Profiles

Arizona Community Foundation

2201 East Camelback Road, Suite 405B
Phoenix, Arizona 85016
United States

Mission

Lead, serve and collaborate to mobilize enduring philanthropy for a better Arizona

Most Meaningful Change

In 2007, after years of rising real estate prices, the foundation recognized that housing options, both owned and leased, had become far too few for those with lower and moderate incomes, including teachers, firefighters and police officers. In partnership with the Phoenix office of the Local Initiatives Support Corporation, we created the Affordable Housing Fund. Unlike traditional charitable funds, this fund provides zero-interest loans to nonprofit housing developers for the pre-development phase of affordable housing projects, for which financing is not typically available. Once the project receives long-term financing, loans are repaid to the fund-making those dollars available for new projects. Since its inception, donors-individual, bank and corporate-have contributed $1.2 million to the fund. Loans made since 2008 total $2.1 million for 30 separate housing projects. The loans have leveraged an estimated $169 million in lender financing, and have created 2,195 local jobs for construction and other workers. The housing fund served as a model for the development of our new Community Impact Loan Fund, which provides nonprofit loans at or below market rates for a variety of projects around the state that align with ACF’s priorities: education, health, environment, arts and community improvement.

1978 Year Founded
$273,000,000 Endowment Value
$41,000,000 Total Annual Grantmaking

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Last Updated: 09.19.14

Population Area Served

5,800,000

Identifying Information
OrganizationArizona Community Foundation
Address 12201 East Camelback Road, Suite 405B
Address 2Did not answer
City / TownPhoenix
State / RegionArizona
ZIP / Postal Code85016
CountryUnited States
ContinentNorth America
Map Address (If Different)Did not answer
Map City / Town (If Different)Did not answer
Map State / Region (If Different)Did not answer
Map Zip / Postal Code (If Different)Did not answer
Map Country (If Different)Did not answer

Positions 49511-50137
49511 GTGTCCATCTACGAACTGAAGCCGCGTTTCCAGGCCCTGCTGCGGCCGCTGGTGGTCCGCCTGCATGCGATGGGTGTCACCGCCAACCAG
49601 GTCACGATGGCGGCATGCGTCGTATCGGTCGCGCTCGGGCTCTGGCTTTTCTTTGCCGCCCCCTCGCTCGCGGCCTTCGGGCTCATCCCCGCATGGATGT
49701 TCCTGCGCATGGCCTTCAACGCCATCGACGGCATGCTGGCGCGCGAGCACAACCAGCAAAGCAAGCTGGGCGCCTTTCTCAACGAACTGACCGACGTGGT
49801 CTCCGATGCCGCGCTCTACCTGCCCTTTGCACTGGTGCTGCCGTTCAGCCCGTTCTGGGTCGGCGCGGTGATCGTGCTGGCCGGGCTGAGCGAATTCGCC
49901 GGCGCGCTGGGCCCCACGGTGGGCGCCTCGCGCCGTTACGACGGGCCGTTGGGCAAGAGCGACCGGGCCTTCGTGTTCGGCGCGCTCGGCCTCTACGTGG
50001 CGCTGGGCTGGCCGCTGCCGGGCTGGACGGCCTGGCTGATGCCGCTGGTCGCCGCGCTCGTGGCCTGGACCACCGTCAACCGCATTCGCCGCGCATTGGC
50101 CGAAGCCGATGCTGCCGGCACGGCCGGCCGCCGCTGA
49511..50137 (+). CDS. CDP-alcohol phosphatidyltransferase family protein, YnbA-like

Phone602-682-2023
Emailmbrownell@azfoundation.org
Websitewww.azfoundation.org
Organization Leader (Name, Title)Steve Seleznow, President & CEO
Primary Contact’s NameMegan Brownell
Primary Contact’s PositionChief Business Development & Brand Officer
Foundation at a Glance
Year Founded1978
Mission StatementLead, serve and collaborate to mobilize enduring philanthropy for a better Arizona
Organization DescriptionCommunity Foundation
Other DescriptionDid not answer
Approximate Size of the Population Serviced5,800,000
Total Paid Staff (Full-Time Equivalents)44
Total Unpaid Staff (Full-Time Equivalents)Did not answer
Total Board Members32
Financial Information (in U.S. Dollars)
Organization’s Total Income in Last Fiscal Year$101,009,000
Organization’s Gifts Income in Last Fiscal Year$60,339,973
Organization’s Total Expenditures in Last Fiscal Year$55,409,000
Organization’s Grantmaking Budget in Last Fiscal Year$41,000,000
Does Organization Have an EndowmentYes
Value of Endowment (or Financial Reserves) as of the End of Last Fiscal Year$273,000,000
Change in Financial Status Over Last Three YearsSignificant improvement
Priorities and Achievements
Factors that Played a Role in the Origins of Your Organization
Community leadershipPlayed a centrally important role
Philanthropic giftsPlayed a centrally important role
Grassroots activismPlayed a slight role
Inadequate government servicesPlayed a slight role
Changes in the political environmentNo role
Changes in the economic environmentPlayed a slight role
Government initiative fundingNo role
Foundation initiative fundingPlayed a slight role
Bilateral or multilateral initiative fundingPlayed a slight role